Oscar-nominated ‘Into the Woods’ costume designer says bondage was right for Rapunzel

01.26.15 2 years ago 7 Comments

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Over the past two decades, and the last 15 years in particular, Colleen Atwood has cemented herself as one of Hollywood's leading costume designers. She's earned three Oscars and is continually sought after by many leading directors to design threads for a variety of time periods and genres. With “Into the Woods,” she has once again reunited with Rob Marshall for an inimitable blend of period and fantasy.

HitFix recently spoke the Atwood, who picked up her 11th Oscar nomination for the film earlier this month. Read through the back and forth below.

“Into the Woods” is now playing in theaters.

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HitFix: You clearly had to create many iconic characters for this film. Is that intimidating at all?

Colleen Atwood: It was totally intimidating and not only creating them but creating them together in the same movie! Like, everybody is iconic, but it sort of flowed once I started. I started with the witch. We knew Meryl was cast in that role (the other parts were not cast yet) so I started with the witch and what I was going to do with her, and as that evolved, then Rapunzel evolved (her daughter, her child) – each [character] has their own world and they're all in the world together. It went from there.

Is it fair to say that the color palette is darker than how these characters have traditionally been portrayed?

No. Everyone thinks of a traditional portrayal as from the '50s and '60s and their color pastels. In some of the old fairytale illustrations, in the back of the Grimm fairy tales, there's a lot of woodland darkness.

So do you feel like you're going back more to the original Grimm aesthetic?

Yeah, I am. I'm embracing the early fairytale. Cinderella's early costume had gold shoes. She wasn't in this blue dress [as portrayed by Disney].

I'd like to talk about Cinderella. Here is a character that is not as glamorous as portrayed in popular culture. I for one was really struck by the brown (even in the pre-transformation stage). How did you come up with that color and look in particular?

I took the palette for her more earth-bound role. She's kind of a kook and grounded in a strange way. Sondheim told Anna Kendrick, “You do talk to the birds!”

Rapunzel is another character with an interesting aesthetic. She's almost chained. How did you come up with that?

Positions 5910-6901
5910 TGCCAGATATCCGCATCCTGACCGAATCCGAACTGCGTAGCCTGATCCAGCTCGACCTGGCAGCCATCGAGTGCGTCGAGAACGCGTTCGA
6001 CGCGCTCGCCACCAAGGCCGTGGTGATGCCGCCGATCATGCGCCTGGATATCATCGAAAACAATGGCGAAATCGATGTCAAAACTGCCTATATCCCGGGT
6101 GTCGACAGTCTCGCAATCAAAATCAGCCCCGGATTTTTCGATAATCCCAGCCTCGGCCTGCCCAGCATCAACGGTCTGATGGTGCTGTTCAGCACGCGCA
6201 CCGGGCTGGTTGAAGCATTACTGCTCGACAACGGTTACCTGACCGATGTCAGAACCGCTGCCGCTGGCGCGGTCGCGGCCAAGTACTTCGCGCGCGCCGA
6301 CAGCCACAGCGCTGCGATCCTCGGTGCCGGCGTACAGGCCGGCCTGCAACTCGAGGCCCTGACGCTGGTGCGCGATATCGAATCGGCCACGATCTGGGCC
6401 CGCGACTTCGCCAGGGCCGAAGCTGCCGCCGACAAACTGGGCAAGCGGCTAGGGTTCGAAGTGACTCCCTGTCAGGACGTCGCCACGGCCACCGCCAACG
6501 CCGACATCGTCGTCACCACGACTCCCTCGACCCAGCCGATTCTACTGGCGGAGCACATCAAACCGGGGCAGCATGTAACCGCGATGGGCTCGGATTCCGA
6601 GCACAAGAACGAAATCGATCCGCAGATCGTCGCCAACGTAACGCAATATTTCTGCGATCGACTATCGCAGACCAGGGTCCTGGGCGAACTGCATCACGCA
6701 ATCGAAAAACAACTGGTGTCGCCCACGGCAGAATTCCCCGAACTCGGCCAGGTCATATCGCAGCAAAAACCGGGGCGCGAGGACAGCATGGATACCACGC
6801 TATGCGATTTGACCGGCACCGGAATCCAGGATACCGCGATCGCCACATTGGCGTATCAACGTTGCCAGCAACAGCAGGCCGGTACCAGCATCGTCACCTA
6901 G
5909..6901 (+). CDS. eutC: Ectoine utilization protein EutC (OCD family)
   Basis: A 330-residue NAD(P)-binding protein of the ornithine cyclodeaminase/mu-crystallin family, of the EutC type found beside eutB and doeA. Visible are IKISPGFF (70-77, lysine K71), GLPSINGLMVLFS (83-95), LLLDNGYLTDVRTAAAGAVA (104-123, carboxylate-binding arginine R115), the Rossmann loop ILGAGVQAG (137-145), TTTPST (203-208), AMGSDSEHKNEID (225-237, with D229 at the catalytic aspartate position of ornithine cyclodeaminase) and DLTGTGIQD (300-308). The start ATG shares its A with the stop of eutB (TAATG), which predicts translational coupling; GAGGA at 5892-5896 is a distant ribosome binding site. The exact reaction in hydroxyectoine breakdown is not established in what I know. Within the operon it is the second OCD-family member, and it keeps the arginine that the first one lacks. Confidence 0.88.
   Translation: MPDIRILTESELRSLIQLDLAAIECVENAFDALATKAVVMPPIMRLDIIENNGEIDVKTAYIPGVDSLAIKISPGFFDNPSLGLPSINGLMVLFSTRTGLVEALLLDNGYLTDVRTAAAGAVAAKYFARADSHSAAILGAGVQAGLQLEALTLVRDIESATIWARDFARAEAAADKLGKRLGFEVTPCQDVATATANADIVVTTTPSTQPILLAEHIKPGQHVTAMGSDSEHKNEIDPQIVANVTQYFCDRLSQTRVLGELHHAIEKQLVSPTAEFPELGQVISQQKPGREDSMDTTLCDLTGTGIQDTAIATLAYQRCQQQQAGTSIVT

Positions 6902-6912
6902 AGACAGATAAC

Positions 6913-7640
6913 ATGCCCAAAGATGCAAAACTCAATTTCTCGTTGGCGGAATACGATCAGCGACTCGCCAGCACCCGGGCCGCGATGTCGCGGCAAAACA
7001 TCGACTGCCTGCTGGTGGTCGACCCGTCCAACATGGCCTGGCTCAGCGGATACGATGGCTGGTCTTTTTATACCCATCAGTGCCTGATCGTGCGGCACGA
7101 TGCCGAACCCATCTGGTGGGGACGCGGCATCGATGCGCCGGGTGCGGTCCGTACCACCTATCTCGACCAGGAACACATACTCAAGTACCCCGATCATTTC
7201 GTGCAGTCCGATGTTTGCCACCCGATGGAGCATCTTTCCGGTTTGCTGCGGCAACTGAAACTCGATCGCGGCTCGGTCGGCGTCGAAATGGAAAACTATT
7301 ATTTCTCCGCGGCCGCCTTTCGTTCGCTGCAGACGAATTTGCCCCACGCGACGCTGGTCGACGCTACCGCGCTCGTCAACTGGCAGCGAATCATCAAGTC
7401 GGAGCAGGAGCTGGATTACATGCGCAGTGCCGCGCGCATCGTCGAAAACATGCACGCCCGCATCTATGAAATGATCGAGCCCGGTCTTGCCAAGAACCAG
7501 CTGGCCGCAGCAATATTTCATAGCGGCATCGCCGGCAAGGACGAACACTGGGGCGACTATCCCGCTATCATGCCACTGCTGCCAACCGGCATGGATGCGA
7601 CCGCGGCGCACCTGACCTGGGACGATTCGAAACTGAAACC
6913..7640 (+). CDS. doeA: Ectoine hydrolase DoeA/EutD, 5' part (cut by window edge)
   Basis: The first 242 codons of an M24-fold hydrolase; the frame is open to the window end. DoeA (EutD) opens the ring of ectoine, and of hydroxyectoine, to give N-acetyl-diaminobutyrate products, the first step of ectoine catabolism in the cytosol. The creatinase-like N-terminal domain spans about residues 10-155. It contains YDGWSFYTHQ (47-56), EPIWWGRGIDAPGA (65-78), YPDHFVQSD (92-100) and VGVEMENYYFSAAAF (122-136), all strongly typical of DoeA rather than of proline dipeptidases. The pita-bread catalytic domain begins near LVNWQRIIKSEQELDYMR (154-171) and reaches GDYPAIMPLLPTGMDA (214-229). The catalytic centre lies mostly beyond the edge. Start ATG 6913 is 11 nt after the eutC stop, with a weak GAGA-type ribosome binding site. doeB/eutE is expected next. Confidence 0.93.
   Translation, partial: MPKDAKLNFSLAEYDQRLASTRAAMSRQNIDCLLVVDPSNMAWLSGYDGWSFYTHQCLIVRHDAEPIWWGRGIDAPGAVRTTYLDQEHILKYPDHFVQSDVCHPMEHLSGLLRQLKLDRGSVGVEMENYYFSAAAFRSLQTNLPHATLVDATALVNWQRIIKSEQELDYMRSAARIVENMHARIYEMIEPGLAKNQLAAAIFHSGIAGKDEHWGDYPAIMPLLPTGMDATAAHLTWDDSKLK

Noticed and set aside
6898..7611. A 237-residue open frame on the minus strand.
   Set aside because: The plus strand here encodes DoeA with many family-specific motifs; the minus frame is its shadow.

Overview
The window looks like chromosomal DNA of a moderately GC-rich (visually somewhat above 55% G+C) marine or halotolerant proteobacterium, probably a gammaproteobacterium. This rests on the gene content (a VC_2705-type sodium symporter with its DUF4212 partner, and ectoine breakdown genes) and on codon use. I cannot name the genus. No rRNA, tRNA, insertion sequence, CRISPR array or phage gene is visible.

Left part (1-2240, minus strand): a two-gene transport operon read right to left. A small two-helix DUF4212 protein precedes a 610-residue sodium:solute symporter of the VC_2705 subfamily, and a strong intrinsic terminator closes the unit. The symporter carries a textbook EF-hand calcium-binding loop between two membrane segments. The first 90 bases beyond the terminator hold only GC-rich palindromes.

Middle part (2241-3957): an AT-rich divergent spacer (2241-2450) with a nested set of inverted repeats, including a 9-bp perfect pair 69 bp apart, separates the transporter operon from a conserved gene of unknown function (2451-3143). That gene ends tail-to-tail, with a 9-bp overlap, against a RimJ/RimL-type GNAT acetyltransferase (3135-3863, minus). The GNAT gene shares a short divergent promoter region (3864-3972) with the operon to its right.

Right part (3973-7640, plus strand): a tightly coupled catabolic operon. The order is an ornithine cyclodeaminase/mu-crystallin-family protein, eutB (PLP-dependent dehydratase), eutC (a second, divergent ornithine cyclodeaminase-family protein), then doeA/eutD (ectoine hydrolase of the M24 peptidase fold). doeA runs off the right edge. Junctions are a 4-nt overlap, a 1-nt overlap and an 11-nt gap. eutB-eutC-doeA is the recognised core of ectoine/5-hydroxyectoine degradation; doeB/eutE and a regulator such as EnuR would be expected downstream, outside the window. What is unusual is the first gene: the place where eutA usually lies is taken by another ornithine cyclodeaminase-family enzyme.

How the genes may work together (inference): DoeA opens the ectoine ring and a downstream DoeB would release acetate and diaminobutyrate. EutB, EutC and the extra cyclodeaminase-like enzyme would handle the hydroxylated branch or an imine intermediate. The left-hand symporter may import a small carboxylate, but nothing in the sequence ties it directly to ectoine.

I kind of went with a bondage theme there. She's trapped in a tower, trapped in a world. I took satin ribbons and ties because there's no exit there. For her prince, I wanted a mother's nightmare: black-leather clad, motorcycle dude, but with a good heart.

What about the witch who goes through a transformation. What inspired you there?

I think that the tortured quality of her life came through. [I wanted to] make it look crusty, like it had been scabbed over the years, pre-transformation. Then she transforms into this “American suburban” idea of what she thinks her daughter would love her to be. A huge, statuesque, iconic blue witch was her idea of the perfect witch and the witch she once was. Meryl loved it and we had great fun. I hadn't before worked with Meryl Streep in a big role (I worked with her very briefly on “Lemony Snicket” years ago). To work with someone of that talent in a big role was a treat.

Were you worried about not working with the “woods” that the art department was conjuring?

No, because I knew what they were going to look like and I knew what the lighting was going to be like. I knew what Dennis [Gassner, the Oscar-nominated production designer] and Dion [Beebe, the cinematographer] were going to do.

What's it like to be in the Oscar race yet again?

It's just kind of a gigantic party that's kind of nerve-racking, but it's great to be honored and it's an internationally acknowledged award. I'm working in Europe and people are so excited that I'm nominated for an Oscar.

Does it change now that you have three wins and over 10 nominations to your name? It's always so random. You never know when you're going to get nominated and for which projects.

You think sometimes you have a chance and nothing happens and then other times, like this year, where I really wasn't sure I was going to get nominated. It's exciting.

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